Interview with Ellen Wald, Author, Saudi, Inc.: The Arabian Kingdom’s Pursuit of Profit and Power

Below is an interview with author Ellen Wald. The interview text has been left in tact, with only minor grammatical adjustments.

Tonae’ Hamilton: What inspired you to write a book about the royal Saudi family?

Ellen Wald: I have been studying Saudi Arabia for 10 years now. When I was in grad school, I wrote a dissertation on American and British oil companies in the 1940s and 1950s. One of the companies I wrote about was Aramco and I studied the interactions between Americans and Saudi Arabians, especially with the Saudi royal family. I became fascinated with some of the stories such as one that is detailed in the book where a U.S. ambassador was requested by the royal prince to have a meeting. The family was taken to the royal tailor who had them outfitted in Saudi robes and national dress. They were presented with jewels and later brought into the royal palace. Stories were relished by the royal prince and the meeting between the ambassador and monarchs showcased how much the monarch had grown into a modern kingdom by the end of the 20th century.Saudi, Inc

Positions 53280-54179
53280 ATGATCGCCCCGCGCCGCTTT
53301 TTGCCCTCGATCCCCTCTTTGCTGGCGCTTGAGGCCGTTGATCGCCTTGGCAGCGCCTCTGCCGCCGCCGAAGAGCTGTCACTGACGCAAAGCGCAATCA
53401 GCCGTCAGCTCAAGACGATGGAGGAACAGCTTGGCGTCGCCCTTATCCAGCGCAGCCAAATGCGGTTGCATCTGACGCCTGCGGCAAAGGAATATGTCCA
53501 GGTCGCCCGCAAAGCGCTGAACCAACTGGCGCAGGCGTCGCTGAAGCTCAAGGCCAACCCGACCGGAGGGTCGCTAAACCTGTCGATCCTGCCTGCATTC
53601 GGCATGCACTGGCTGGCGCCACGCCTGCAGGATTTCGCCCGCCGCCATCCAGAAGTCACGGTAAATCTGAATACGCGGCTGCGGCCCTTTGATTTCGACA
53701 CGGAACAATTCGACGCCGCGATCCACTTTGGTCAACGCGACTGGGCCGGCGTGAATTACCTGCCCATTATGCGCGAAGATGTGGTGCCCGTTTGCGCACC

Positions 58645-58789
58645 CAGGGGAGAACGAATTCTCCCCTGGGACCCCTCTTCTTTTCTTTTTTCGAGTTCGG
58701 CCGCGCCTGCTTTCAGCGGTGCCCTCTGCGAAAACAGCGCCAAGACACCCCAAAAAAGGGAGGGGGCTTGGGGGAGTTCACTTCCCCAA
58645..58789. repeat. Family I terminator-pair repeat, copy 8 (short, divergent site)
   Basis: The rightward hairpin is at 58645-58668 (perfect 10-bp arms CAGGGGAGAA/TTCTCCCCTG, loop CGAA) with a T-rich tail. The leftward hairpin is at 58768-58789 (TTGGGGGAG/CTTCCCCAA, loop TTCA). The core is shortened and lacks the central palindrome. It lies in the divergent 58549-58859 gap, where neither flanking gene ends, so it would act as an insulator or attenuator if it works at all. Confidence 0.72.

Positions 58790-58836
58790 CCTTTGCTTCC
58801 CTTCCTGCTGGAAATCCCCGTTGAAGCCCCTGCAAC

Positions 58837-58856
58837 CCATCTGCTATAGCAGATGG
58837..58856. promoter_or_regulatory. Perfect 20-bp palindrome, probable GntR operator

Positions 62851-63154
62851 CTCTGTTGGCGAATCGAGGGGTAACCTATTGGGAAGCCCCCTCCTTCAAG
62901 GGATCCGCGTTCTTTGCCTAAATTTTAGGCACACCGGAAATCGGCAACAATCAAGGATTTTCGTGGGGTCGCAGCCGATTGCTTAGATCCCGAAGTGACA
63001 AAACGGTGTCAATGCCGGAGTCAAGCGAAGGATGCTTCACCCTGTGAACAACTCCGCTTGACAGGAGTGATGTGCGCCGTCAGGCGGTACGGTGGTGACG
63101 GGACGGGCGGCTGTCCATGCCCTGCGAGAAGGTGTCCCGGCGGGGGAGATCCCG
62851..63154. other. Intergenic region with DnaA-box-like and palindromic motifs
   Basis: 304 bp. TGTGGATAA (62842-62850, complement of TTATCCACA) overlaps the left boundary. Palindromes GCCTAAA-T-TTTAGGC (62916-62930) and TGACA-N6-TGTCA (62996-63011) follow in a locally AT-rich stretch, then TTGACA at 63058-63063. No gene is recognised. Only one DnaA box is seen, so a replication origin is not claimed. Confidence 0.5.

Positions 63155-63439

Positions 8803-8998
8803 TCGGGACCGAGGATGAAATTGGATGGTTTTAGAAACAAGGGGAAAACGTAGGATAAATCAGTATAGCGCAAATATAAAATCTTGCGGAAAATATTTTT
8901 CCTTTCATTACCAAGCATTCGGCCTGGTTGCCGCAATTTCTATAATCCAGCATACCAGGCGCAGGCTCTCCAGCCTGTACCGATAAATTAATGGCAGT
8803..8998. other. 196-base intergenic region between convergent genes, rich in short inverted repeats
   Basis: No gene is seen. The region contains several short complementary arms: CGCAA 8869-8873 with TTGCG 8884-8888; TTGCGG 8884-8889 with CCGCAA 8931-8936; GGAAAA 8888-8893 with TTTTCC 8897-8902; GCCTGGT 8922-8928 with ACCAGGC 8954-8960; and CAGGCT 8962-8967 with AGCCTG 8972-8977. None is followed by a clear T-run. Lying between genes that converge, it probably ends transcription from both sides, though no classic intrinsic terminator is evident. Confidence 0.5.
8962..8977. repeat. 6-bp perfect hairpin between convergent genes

TS: In what way does the Aramco Oil empire affect the U.S.-Saudi relationship?

EW: Aramco is the Saudi national company and has deep roots in the U.S. It was originally a U.S. company. Chevron, Exxon, Mobil, and Texaco started the Aramco company to explore for oil in Saudi Arabia and produce that oil. The Aramco company was run with an American-style management. Today, all the Saudis involved in the oil company credit the American-style management and are proud of it.